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West Allis skate park takes a tumble on too-steep bids

City will rebid the Radkte Park project next spring in an attempt for more competitive offers

This computer-generated rendering offers an overview of the design for a West Allis skate park.

This computer-generated rendering offers an overview of the design for a West Allis skate park.

Aug. 13, 2013

West Allis — Stunned by construction bids that came in twice as high as expected, the skate park planned for Radtke Park in West Allis won't become a reality this year.

The Common Council last week promised that the city will re-bid the project next spring. While the designer of the skate park estimated the cost at $300,000, the lowest of the two bids came in at $651,175, prompting aldermen to reject the bids.

City officials expect a better result next spring. Mid-summer is generally a bad time to bid a project, said Joe Burtch, assistant city engineer, because construction companies are busy with work that they have already lined up.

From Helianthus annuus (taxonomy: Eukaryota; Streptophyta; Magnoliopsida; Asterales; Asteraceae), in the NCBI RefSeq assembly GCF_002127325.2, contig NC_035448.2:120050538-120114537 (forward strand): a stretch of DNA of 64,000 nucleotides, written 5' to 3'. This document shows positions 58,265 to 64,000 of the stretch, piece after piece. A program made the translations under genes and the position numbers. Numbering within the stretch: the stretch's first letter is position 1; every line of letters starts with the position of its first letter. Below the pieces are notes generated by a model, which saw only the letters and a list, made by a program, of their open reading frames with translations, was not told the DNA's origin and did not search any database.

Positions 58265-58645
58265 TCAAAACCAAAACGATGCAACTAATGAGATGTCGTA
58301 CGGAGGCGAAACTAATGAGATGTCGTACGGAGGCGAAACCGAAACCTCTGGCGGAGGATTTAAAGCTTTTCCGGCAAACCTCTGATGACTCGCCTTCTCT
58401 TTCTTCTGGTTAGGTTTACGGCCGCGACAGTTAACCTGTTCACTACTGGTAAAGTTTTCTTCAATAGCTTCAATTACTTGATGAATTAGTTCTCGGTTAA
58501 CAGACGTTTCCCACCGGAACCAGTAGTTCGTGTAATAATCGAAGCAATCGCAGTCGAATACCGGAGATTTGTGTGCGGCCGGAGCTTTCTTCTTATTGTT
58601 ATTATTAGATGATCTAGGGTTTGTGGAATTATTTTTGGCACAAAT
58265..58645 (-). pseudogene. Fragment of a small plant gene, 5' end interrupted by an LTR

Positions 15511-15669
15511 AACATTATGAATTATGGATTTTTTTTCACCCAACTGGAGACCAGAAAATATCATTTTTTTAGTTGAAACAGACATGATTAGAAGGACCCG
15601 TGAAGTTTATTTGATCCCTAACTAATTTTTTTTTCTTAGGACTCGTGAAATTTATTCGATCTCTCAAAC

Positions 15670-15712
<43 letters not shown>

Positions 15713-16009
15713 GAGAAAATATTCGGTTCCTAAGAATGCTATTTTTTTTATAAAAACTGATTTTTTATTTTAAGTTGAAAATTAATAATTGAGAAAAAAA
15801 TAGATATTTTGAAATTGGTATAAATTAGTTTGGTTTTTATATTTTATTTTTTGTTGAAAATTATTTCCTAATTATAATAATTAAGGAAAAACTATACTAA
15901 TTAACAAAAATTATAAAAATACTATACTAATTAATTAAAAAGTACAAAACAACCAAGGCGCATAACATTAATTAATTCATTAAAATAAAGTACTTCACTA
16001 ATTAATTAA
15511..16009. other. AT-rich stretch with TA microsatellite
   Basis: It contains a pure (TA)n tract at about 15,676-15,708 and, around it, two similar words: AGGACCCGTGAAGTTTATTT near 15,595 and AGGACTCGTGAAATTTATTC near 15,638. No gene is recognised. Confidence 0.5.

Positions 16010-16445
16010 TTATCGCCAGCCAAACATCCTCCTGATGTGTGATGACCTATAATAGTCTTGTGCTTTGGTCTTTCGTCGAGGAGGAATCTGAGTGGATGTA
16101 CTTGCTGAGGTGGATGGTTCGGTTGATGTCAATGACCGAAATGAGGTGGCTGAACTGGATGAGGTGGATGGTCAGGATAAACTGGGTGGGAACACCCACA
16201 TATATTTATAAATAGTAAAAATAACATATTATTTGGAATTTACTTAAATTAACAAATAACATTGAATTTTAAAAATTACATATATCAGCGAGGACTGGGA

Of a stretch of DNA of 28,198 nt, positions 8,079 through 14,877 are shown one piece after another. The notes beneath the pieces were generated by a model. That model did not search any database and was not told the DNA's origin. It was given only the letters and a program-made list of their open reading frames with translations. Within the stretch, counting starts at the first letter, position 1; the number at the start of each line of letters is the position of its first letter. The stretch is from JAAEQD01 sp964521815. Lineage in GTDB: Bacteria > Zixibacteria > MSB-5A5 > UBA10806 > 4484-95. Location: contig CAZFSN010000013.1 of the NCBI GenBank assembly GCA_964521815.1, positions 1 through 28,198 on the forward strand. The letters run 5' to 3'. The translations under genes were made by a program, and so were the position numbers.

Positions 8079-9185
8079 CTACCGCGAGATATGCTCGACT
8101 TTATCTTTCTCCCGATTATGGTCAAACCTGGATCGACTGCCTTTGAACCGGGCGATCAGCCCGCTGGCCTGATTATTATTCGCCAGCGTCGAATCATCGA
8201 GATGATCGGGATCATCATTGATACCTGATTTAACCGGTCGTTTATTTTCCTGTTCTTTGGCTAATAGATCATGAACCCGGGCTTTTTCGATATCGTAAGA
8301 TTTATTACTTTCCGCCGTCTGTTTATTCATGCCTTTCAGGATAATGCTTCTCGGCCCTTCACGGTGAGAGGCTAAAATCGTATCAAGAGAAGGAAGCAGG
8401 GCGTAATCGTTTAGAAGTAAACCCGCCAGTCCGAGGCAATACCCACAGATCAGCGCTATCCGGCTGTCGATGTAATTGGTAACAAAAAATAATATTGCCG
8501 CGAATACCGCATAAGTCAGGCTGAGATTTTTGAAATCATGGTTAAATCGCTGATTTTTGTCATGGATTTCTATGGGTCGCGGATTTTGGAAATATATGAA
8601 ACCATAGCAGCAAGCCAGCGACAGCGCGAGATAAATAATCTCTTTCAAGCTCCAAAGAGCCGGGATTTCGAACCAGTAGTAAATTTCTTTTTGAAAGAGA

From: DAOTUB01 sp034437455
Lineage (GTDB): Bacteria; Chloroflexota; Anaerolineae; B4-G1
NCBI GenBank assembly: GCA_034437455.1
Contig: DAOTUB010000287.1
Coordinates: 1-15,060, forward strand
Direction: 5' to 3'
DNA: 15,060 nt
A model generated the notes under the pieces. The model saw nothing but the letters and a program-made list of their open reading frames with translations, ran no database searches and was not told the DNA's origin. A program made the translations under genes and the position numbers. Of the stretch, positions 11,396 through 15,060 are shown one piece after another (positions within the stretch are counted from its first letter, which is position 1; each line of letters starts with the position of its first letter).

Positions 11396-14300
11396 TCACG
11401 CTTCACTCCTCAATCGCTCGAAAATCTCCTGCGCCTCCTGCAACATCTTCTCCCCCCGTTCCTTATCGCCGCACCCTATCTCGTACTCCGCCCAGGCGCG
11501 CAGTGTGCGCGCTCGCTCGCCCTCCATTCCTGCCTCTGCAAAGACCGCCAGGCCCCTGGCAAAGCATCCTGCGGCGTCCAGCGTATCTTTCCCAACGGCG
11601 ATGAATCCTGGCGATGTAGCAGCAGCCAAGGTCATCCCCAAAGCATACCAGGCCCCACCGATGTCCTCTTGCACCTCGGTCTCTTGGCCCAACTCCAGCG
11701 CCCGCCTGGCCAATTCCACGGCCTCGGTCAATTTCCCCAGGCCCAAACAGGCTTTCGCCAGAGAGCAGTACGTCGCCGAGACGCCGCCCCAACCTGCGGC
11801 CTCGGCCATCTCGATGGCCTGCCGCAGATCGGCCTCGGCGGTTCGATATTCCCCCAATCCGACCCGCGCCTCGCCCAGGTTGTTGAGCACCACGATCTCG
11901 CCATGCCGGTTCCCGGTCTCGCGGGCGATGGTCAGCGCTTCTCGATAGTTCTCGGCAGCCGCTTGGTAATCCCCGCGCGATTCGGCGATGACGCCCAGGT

The massive Zoo Interchange freeway work is eating up a lot of contractor time, said Peter Daniels, city principal engineer for roads.

The other factor they noted is that the California-based designer didn't provide as many specifications as preferred in Wisconsin to guide construction companies as they develop their bids.

City officials are checking to see if any other factors came into play to push bids so high, said John Stibal, director of development.

The West Allis skate park would be paid for with federal Community Development Block Grant money and an anonymous foundation.

Officials knew that bids of more than $600,000 are out of line, based on costs reported by other communities that have built skate parks. Wauwatosa, for example, is building a park for an estimated $240,000, Daniels said.

The facility in Radtke Park, at 84th Street and National Avenue, would be used mainly by skateboarders, scooter riders and trick bikers.

The skate park is designed to be a balance between the kinds of things skateboarders like to bounce around on, such as stairs and benches, and swimming pool boarding features. That balance was favored by nearly two-thirds of local skateboarders who gave input online and at a meeting held by skate park consultant Spohn Ranch Skateparks, said designer Vince Onel.

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